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City schools want to delay projects
Officials trying to save funds to pay for sixth elementary school
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GAINESVILLE — Gainesville schools Superintendent Steven Ballowe asked the City Board of Education Monday night to hold back on some $2.5 million in projects to better prepare the district for the costs of a sixth elementary school.

"We need to put every penny we can toward Mundy Mill Academy," Ballowe said.

The district has topped 6,100 students this school year, an 8.2 percent increase over last year’s enrollment of 5,673, according to the latest enrollment figures as reported by the Georgia Department of Education.

The school system needs the sixth elementary school to relieve overcrowding.

"I don’t think we can afford to wait on Mundy Mill," Ballowe said. "... We may have to increase some class sizes in second, third, fourth and fifth grades next year, but I think we can handle that for a year."

Ballowe estimates that the district will need $3 million on top of money from the state and the district’s 1-cent sales tax program to pay for the new elementary school, which would open in the fall of 2009.

And he said he expects that the district’s "carryover" fund, or surplus money at the end of each fiscal year, would help make the ends meet.

Several projects Ballowe is seeking to postpone until at least June 30 involve roofing work at Enota Multiple Intelligences Academy, Fair Street International Baccalaureate World School, Centennial Arts Academy and Gainesville Middle School.

With some of the projects, "we are looking at some other options," Ballowe said.

The system also would delay buying a new school bus, security-contracted services and expenses for administrative travel.

The district is hoping for $4.3 million in state "capital outlay" money toward the Mundy Mill project.

David Shumake, assistant superintendent, said that last year, the legislature tried to cut the funding to 40 percent of earmarked amounts.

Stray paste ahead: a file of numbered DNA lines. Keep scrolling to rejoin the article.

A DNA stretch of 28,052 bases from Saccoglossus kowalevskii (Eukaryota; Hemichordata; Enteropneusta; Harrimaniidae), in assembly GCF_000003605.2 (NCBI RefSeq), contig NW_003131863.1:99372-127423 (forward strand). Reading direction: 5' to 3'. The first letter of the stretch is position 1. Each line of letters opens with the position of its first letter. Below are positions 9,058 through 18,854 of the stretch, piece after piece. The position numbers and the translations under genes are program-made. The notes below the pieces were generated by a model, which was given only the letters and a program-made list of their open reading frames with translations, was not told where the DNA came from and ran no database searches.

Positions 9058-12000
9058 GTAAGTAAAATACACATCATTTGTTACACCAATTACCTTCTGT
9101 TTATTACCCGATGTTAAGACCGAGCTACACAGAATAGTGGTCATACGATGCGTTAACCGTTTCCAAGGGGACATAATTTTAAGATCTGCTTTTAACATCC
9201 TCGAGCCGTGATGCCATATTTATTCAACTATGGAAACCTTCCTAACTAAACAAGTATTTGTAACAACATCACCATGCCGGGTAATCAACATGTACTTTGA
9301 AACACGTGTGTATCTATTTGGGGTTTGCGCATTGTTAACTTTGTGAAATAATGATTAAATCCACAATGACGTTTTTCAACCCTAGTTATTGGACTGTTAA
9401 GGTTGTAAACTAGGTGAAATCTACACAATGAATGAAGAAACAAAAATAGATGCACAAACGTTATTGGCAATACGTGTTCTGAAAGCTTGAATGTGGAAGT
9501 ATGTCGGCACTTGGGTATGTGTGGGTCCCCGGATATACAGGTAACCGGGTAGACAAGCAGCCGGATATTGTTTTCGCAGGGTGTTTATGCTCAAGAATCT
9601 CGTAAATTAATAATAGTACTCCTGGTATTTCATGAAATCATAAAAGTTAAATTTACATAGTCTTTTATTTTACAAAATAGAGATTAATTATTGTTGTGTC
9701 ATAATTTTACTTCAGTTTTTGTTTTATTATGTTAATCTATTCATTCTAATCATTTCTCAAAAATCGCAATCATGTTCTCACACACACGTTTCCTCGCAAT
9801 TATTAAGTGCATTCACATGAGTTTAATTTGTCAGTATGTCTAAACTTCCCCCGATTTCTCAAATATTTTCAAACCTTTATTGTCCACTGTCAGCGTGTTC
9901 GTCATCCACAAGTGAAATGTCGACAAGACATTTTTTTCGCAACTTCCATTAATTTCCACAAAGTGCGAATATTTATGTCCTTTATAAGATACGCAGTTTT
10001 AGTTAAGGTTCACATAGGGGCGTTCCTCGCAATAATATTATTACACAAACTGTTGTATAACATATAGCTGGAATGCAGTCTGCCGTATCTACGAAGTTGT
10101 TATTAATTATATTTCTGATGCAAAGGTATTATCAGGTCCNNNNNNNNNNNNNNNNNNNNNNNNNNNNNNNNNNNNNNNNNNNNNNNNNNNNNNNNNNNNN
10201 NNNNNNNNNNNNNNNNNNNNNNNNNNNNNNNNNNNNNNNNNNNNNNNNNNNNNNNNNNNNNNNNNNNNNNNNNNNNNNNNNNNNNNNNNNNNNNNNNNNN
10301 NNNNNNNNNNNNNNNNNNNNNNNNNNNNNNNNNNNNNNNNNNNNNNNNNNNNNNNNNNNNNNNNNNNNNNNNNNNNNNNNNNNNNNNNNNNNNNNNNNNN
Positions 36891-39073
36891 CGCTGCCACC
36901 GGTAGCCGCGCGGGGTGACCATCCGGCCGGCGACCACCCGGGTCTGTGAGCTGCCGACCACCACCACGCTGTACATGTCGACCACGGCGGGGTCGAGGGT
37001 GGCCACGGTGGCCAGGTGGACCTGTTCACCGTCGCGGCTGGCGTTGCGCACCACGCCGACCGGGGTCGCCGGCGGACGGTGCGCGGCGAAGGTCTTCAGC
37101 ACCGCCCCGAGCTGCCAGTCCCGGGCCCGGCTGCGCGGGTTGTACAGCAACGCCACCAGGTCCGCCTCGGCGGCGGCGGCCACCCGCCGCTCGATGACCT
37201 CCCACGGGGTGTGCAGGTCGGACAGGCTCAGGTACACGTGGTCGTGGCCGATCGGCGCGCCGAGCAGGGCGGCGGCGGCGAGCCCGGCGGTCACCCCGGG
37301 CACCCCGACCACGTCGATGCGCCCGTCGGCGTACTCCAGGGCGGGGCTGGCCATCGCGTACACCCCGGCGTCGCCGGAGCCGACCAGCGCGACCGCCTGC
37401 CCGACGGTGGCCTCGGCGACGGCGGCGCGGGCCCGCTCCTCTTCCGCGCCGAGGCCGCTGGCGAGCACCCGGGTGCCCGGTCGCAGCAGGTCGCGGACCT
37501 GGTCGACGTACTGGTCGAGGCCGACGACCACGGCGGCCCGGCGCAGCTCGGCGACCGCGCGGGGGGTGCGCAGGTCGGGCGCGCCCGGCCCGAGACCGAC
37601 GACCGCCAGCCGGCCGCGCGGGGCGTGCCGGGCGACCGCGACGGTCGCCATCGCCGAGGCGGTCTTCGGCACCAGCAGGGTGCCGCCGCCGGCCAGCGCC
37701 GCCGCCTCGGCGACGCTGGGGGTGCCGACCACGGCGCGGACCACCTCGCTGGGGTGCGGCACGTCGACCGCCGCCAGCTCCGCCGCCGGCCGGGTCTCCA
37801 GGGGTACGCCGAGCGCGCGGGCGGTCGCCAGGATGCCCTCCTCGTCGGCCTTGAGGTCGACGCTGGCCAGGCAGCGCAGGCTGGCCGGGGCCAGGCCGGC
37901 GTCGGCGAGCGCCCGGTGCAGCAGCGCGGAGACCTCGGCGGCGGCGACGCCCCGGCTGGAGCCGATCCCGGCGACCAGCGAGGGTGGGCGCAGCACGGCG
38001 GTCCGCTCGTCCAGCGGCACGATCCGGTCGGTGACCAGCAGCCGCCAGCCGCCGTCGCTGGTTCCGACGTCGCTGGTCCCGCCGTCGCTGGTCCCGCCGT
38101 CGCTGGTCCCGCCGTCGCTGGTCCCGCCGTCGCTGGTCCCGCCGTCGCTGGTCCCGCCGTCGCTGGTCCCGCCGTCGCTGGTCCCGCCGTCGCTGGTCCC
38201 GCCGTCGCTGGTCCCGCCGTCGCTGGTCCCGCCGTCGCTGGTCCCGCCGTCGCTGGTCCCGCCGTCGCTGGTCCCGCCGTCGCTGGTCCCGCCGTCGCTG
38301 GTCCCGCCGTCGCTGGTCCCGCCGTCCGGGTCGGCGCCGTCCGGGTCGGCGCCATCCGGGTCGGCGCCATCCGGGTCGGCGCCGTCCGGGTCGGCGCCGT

"It took the school systems (in Georgia) to make the point ... that we need this to be funded ... at 100 percent," he said. "Otherwise, we would have a very difficult time building buildings and doing the extra we need to do to handle the classroom space for our children."

Shumake said the district also needs to monitor monthly revenues generated by the district’s sales-tax program "in reference to how our economy is doing," including whether "the drought is going to have some kind of economic impact."

He also said the system would need to keep an eye on a bill by Georgia House Speaker Glenn Richardson to replace school property taxes with a sales tax.

Board members didn’t take a vote on Ballowe’s proposed budget changes, but some voiced their support.

Kelvin Simmons said that he believed that if the district didn’t know funding certainties, "the best thing you can do is tighten up the belt."

"We have to be very frugal," he said. "We don’t know what the state is going to cut."

In addition to last year’s near-miss with capital outlay, the state has for several years withheld funding otherwise designated for school districts in what has been called "austerity cuts."

The funding drop began in the early part of the decade when an economic downtown caused a drop in state revenues.

Chairwoman Lee Highsmith said the board needed to hold the line on spending but make sure that needs are covered. "We have to balance our frugality with what is reasonable," she said.